Guess who is coming to the South Korea state dinner
October 13th, 2011
09:25 PM ET

Guess who is coming to the South Korea state dinner

By Jamie Crawford, CNN

The U.S. Senate on Thursday confirmed Sung Y. Kim to be the next U.S. ambassador to South Korea after a Republican senator lifted a hold on the nomination that had threatened to derail the effort.

A unanimous consent request by Sen. John Kerry, D-Massachusetts, to move the nomination forward was approved without objection. Kim's confirmation came minutes before South Korean President Lee Myung-bak was to address a joint meeting of Congress, and a few hours before President Barack Obama was set to host a state dinner at the White House in Lee's honor.

Senator Jon Kyl, R-Arizona, had placed a hold on the confirmation of Kim, a career diplomat who has served in Republican and Democratic administrations, over concerns about the direction of U.S. policy toward North Korea. In a letter to Secretary of State Hillary Clinton obtained by CNN, Kyl expressed "serious concern" about reports the United States may be considering a return to the Six-Party Talks with North and South Korea, Japan, China and Russia regarding the north's nuclear program.

The letter, which did not mention Kim by name, sought guarantees from Clinton that the United States would not engage in any more bilateral talks with North Korea, and asked for a written response explaining the administration's intentions towards Pyongyang.
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In rare admission, Air Force explains and downplays drone computer virus
The computers used at Creech AFB to control UAVs like the Predator (above) have been infected by a stubburn virus. (US Air Force Photo
October 13th, 2011
02:44 PM ET

In rare admission, Air Force explains and downplays drone computer virus

By CNN Pentagon Producer Larry Shaughnessy

A virus that attacked computers controlling unmanned aircraft like the Predator and Reaper is a "nuisance," but is not as severe as media reports indicated, the Air Force said in a statement released Thursday.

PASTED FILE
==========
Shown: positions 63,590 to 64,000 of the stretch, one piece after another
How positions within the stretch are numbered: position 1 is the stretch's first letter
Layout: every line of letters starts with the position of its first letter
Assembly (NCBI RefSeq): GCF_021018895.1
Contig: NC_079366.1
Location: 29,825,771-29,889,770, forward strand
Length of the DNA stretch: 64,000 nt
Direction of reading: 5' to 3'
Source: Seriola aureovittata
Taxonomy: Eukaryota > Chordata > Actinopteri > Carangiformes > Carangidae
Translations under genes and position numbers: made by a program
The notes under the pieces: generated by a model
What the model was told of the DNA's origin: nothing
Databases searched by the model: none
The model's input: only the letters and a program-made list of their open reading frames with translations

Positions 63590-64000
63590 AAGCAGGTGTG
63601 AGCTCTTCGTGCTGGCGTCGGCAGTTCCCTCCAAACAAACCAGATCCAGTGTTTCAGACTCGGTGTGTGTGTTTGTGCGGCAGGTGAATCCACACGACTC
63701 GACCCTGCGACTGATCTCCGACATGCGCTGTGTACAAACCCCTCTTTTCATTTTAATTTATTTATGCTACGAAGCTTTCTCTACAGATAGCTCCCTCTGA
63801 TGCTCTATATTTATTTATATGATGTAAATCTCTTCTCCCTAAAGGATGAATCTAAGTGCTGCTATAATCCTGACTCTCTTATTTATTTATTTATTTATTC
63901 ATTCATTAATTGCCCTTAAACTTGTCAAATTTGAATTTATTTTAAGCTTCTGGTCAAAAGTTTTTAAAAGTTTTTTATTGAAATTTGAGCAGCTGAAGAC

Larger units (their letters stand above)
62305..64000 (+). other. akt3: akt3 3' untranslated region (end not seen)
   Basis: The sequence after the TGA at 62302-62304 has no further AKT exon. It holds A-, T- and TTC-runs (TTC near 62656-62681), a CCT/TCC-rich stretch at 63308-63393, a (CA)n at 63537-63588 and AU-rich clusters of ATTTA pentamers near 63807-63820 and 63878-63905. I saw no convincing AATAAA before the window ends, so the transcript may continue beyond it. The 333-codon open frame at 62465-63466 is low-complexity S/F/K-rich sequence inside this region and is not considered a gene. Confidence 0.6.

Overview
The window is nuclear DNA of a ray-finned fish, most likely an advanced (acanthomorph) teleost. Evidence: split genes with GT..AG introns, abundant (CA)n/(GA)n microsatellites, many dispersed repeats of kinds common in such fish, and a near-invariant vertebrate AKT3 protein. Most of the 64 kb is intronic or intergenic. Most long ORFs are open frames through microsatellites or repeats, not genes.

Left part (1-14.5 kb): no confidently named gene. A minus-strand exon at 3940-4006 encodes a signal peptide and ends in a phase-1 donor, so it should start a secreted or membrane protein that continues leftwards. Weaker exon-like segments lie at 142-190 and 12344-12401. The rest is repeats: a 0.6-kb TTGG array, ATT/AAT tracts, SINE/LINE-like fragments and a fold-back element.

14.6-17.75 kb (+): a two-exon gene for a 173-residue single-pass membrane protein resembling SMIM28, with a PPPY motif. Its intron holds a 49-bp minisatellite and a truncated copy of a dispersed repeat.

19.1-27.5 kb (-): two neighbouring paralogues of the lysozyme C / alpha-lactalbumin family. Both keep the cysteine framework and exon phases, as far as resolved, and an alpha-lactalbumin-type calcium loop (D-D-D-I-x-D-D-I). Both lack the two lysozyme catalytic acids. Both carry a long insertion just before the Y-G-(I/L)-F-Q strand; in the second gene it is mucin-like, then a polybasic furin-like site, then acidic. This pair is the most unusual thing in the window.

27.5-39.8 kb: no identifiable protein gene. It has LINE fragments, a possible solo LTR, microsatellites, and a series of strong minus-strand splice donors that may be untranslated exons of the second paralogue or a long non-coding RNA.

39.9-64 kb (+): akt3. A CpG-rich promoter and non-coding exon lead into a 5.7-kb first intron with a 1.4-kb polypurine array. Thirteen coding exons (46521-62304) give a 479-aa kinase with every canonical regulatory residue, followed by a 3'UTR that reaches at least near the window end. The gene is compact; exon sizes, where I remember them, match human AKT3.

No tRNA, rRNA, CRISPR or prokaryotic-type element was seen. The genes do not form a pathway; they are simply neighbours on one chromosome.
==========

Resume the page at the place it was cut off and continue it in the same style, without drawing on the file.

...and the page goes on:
The release comes just days after the Air Force refused to answer questions from CNN and other media outlets about the virus, saying, "We generally do not discuss specific vulnerabilities, threats, or responses to our computer networks."

But in an about-face from that policy, the service put out a news release spelling out the details of the computer virus that affected computers associated with its fleet of unmanned aerial vehicles, or UAVs.

Air Force space command said that the computers at Creech Air Force Base in Nevada that control UAVs like Predators and Reapers had been infected by malware, a type of computer bug that usually causes operating problems. The presence of the virus was first reported by Wired magazine, which described the malware as a "keylogger" program, but the Air Force statement said it was really a bug called a "credential stealer."
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Filed under: Afghanistan • Cybersecurity • drones • Security Brief
U.S. official say Iran sanctions are working
October 13th, 2011
02:04 PM ET

U.S. official say Iran sanctions are working

By CNN's Adam Levine

The United States will not reduce its efforts to isolate Iran through sanctions, administration officials told Congress on Thursday, and current efforts are paying off.

The top Treasury Department official dealing with terrorism and intelligence, appearing with counterparts from the departments of State and Commerce, told the Senate Banking committee that the ratcheting up of sanctions over the last year - including a host of new sanctions added this week after the revelation of an alleged Iran-backed assassination plot - is "putting increasing pressure on Iran."

"Our efforts are paying off. Iran is now facing unprecedented levels of financial and commercial isolation," said David Cohen, undersecretary for terrorism and financial intelligence at the Treasury Department. "The number and quality of foreign banks willing to transact with designated Iranian financial institutions has dropped precipitously over the last year. Iran's shrinking access to financial services and trade finance has made it extremely difficult for Iran to pay for imports and receive payment for exports.  Iran's Central Bank has been unable to halt the steady erosion in the value of its currency."

The insistence comes as question arise about the tightness of current sanctions.

The U.S. will increase its focus on preventing Iran from evading sanctions and put pressure on the Central Bank of Iran, Cohen said, adding that further pressure on the bank could have a "potentially powerful impact on Iran." FULL POST

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Filed under: Diplomacy • Iran • Sanctions • State Department
Military turns to home hobbyists for drone's future
October 13th, 2011
06:00 AM ET

Military turns to home hobbyists for drone's future

By CNN National Security Producer Jennifer Rizzo

The military's research branch is turning to the public for the next "big idea" on small drones.

The Defense Advanced Research Projects Agency, DARPA, is hosting a competition called UAVForge, in which the public is invited to submit designs for small unmanned air vehicles.

An estimated 10,000 amateur drone hobbyists are in the United States, according to Wired Magazine's editor-in-chief and DIY Drones co-founder, Chris Anderson.

DARPA's tapping into that market, saying it is calling "on innovators of every kind; scientists, engineers, citizen scientists and dreamers," according to its website.
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Filed under: DARPA • drones • Military